Regardless of just how serious the threat of a gas shortage was originally, the response from residents led to a real problem, with Charlotte topping out at around 72% of gas stations reporting outages, according to oil- and gas-price expert Patrick De Haan. By Friday afternoon, Colonial had resumed action in the pipeline for around 24 hours, though it took some time for that gas to reach stations. At around 2 p.m. on Friday, De Haan reported that 66.4% of Charlotte gas stations were still without gas.
NC House Approves Bill Restricting History in Schools
Republicans on Wednesday passed House Bill 324 through the North Carolina House of Representatives, a bill that would ban teachers from teaching lessons that acknowledge America’s history and legacies related to racism and sexism.
The proposal first appeared in the N.C. House Education Committee on Tuesday in a maneuver that substituted new language into an unrelated bill about charter schools. The committee approved the sweeping new language with roughly six minutes of debate. The N.C. House Rules Committee endorsed the bill later in the day. The full House passed the measure Wednesday afternoon.
“The way this bill was fast-tracked with no opportunity or notice for public comment is a perfect illustration of what legislators hope to achieve in classrooms across the state,” wrote Chantal Stevens, executive director for the ACLU of North Carolina, in a statement on Wednesday. “Lawmakers pushing this bill do not want to hear views that conflict with their own. North Carolinians deserve better than a sham process that radically overhauls what can be taught to the more than 1.5 million public school students in our state.”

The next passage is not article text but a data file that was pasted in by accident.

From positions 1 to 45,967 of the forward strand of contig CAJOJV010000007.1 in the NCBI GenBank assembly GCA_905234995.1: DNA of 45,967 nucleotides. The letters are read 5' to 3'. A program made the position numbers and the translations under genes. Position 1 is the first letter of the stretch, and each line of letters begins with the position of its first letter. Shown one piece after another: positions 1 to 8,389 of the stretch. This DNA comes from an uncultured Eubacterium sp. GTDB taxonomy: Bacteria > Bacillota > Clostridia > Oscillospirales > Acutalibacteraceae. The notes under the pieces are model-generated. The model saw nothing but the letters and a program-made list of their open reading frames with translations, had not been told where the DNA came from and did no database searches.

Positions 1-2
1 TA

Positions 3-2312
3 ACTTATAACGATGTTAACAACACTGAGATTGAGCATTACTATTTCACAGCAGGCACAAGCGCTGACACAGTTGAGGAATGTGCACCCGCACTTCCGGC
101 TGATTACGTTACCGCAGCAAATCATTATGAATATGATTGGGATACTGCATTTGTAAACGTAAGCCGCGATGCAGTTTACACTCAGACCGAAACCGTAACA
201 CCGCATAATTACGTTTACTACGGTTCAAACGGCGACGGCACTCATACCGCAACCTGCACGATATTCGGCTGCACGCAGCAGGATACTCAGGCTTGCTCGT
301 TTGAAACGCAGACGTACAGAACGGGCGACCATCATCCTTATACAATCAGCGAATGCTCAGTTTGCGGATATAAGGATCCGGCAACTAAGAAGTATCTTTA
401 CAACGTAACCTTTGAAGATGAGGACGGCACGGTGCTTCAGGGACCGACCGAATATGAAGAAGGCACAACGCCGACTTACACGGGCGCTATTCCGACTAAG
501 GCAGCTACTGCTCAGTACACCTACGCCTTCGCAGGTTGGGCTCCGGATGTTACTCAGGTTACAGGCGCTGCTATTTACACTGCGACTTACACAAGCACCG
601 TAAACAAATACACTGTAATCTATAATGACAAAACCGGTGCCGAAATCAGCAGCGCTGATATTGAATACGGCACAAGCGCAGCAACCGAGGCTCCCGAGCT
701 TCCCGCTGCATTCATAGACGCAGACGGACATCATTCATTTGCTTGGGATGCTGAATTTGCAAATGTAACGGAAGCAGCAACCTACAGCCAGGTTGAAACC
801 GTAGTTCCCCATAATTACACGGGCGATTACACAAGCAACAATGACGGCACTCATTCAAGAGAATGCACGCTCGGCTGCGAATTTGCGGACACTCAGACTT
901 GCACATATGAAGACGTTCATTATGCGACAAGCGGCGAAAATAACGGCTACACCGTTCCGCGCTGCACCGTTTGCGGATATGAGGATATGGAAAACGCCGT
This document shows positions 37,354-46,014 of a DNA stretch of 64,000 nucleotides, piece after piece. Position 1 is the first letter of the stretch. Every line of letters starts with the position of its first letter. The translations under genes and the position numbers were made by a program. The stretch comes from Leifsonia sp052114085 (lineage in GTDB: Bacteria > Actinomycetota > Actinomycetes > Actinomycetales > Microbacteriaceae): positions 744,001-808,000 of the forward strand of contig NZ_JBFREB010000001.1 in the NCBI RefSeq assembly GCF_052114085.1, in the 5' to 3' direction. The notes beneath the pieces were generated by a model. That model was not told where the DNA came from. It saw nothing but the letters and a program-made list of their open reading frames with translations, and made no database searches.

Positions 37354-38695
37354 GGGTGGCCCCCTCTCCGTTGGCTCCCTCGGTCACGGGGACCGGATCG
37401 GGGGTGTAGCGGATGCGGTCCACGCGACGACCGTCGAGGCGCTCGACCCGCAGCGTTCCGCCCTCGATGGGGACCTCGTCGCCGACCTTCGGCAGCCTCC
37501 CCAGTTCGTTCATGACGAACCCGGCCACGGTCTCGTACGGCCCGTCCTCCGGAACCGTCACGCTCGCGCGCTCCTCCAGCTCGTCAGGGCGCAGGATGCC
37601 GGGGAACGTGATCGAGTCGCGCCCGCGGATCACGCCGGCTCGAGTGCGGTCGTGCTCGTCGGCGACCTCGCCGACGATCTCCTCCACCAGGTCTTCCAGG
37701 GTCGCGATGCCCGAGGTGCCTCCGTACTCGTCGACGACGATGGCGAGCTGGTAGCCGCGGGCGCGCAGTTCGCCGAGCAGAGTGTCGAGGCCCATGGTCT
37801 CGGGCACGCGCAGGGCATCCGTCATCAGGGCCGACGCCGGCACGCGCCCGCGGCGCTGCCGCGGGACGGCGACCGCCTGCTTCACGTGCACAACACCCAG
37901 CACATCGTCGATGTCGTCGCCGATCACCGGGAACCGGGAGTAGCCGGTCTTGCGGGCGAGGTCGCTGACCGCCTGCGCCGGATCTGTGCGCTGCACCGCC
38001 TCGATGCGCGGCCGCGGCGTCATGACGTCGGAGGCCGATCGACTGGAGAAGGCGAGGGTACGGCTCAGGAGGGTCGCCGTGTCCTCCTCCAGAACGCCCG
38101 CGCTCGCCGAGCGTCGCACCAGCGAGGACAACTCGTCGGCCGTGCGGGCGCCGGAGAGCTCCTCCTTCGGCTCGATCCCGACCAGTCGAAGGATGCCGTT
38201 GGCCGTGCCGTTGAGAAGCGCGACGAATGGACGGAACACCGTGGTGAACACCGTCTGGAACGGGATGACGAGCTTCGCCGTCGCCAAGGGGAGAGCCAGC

In another release on Wednesday, NC House Republicans refuted the allegation that the bill would change what history can and cannot be taught in schools.
“Students should absolutely learn the horrific facts associated with slavery, Jim Crow, and other dark times in our nation’s history,” wrote Lt. Gov. Mark Robinson in a statement. “They should not, however, be subjected to pseudo-science social justice initiatives like the ‘1619 Project’ and ‘Critical Race Theory,’ which seek to divide us along racial lines and teach that the systems of our Republic and the history of our great American experiment are shameful.”